Many people would ask me if I knew what time the shoe store or the restaurant down the street opened or closed, and rather than walk for about three minutes and just see for themselves, they'd insist that I ask all the other employees until I found someone who knew the answer. Other customers would get upset because they couldn't find a certain magazine and threatened to shop at another store because The Economist wasn't where it was supposed to be.
     I stayed with this job for months because I needed the money and I needed the health insurance. I was able to get health insurance as a part-time bookseller, but not as an adjunct instructor at any of the colleges where I was teaching. I kept telling myself that it was all part of the learning experience, but there were some times where I wanted to stand up to one of those mean customers, if only just once. On my worst days, I wanted to scream at one of those customers who treated me like I was their own personal tour guide to Chicago; I wanted to say, "Open a freaking map and figure it out for yourself, BITCH. I am NOT the expert on Chicago." But I didn't. I kept working instead.

Wednesday, April 7, 2010


    I didn't go to Mass every Sunday this year, largely because of work. I stayed home, grading papers or reading books in preparation for my preliminary exams. I felt guilty for not going, but I was always on a deadline and had to get the work done sooner rather than later.
    I know several Catholics who don't go to Mass at all or only go twice a year, on Christmas Day and Easter Sunday. But I think it's important to attend church every Sunday and on holy days of obligation. In college, I did a project on Islam for my theology class. I interviewed several Muslim students. One girl said something which really impressed me: "It's not just a religion; it's a way of life." It made me think of how they incorporated their beliefs into their lives and devoted themselves to those beliefs.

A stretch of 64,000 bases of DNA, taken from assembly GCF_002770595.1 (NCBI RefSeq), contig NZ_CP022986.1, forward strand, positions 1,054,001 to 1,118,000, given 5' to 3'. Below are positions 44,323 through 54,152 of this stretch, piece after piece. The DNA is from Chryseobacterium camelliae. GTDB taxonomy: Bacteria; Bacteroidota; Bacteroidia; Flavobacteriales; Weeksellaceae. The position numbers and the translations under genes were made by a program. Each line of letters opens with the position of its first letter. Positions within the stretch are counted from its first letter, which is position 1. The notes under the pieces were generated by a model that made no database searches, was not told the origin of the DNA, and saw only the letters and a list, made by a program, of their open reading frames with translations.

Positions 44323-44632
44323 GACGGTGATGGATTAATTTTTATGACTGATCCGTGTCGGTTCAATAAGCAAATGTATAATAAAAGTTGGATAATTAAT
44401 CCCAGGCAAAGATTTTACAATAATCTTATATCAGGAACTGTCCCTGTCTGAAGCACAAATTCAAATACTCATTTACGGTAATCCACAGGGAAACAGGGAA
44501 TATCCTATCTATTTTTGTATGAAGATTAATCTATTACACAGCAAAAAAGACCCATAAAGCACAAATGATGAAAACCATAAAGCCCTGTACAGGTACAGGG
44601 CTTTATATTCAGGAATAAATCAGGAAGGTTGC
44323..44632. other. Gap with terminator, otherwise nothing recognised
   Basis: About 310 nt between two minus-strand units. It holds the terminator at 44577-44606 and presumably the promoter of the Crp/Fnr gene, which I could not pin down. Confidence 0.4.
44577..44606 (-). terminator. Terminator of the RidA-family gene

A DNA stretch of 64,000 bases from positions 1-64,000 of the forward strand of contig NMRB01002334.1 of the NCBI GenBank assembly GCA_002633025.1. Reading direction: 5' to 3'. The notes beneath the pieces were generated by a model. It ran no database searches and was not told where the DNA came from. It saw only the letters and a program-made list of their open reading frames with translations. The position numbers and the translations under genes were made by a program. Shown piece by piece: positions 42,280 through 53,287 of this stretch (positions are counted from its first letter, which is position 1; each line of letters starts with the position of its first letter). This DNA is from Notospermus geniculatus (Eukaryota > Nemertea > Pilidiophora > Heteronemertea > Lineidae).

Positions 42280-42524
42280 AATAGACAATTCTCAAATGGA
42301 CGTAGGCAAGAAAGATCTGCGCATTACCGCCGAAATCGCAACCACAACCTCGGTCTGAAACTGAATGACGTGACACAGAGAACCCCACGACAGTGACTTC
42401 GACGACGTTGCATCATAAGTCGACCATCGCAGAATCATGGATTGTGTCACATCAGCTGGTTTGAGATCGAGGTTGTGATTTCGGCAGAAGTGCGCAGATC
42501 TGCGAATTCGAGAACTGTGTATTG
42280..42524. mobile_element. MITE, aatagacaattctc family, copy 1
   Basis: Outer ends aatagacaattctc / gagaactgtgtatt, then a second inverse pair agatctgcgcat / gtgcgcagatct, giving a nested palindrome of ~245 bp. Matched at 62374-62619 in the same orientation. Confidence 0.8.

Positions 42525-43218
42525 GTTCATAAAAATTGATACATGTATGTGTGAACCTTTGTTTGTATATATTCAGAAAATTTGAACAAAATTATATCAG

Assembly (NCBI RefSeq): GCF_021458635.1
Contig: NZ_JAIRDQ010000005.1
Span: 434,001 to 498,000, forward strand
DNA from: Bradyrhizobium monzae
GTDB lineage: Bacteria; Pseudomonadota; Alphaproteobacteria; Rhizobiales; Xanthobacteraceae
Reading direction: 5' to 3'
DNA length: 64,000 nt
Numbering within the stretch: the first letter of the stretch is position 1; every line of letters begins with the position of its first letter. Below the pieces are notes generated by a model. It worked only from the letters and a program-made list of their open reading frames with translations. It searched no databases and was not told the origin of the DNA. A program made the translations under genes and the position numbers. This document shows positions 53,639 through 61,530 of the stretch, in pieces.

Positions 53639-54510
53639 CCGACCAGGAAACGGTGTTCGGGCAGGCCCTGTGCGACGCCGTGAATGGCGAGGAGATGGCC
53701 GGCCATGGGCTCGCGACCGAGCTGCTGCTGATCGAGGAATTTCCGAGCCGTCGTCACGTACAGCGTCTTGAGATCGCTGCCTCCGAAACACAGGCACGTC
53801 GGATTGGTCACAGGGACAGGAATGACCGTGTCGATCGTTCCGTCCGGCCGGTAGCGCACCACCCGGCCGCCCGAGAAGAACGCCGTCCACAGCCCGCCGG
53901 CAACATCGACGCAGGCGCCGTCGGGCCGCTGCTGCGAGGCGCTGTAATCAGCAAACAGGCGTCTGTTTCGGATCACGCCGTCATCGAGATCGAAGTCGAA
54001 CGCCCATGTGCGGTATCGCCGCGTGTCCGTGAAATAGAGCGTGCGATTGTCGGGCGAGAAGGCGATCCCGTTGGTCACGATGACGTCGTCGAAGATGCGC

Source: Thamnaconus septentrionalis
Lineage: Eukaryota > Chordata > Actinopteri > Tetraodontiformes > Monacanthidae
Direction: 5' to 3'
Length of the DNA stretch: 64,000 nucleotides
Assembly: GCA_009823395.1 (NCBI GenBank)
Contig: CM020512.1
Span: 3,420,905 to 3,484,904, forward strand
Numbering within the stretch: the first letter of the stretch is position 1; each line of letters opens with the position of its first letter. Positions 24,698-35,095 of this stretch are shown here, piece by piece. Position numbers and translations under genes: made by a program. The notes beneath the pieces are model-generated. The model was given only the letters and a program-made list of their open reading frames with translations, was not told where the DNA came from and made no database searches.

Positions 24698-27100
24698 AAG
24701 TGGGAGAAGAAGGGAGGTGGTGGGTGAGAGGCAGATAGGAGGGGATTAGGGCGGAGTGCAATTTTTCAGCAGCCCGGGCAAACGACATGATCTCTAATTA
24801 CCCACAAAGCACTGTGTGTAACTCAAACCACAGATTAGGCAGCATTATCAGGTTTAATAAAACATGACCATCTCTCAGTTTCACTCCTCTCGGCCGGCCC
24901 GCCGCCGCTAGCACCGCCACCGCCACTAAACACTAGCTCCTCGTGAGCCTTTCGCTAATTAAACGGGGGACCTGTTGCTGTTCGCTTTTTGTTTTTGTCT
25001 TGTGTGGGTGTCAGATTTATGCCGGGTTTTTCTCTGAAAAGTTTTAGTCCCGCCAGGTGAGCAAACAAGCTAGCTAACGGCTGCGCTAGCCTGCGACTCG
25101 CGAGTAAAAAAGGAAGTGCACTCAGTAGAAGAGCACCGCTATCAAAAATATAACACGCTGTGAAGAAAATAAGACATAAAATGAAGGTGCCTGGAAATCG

So I've started going to church regularly again. I went to Mass for Easter, and the church was packed, unlike on regular Sundays.
   When I go to Mass I get fidgety. Suddenly my nose starts running and I keep sniffling. I blow my nose with a Kleenex, but worry that people near me might think my hands are germy now and won't want to shake hands when we say peace to each other. Then I keep feeling the urge to cough, and when I do I worry about my germy hands again. Once I kept coughing and a woman wouldn't shake hands when we said peace to each other. She just gave me a look that was decidely un-Christian. On another occasion, I coughed and a woman gave me a cough drop. Now I bring a small bottle of hand sanitizer with me.
   But I still feel fidgety. I feel like everyone behind me is staring at the wrinkles on my pants because I didn't have time to iron that morning. My side suddenly itches but I don't want to keep scratching myself and look weird as a result. The itching subsides when I feel guilty for thinking too much about how other people see me and not paying enough attention to the Mass itself.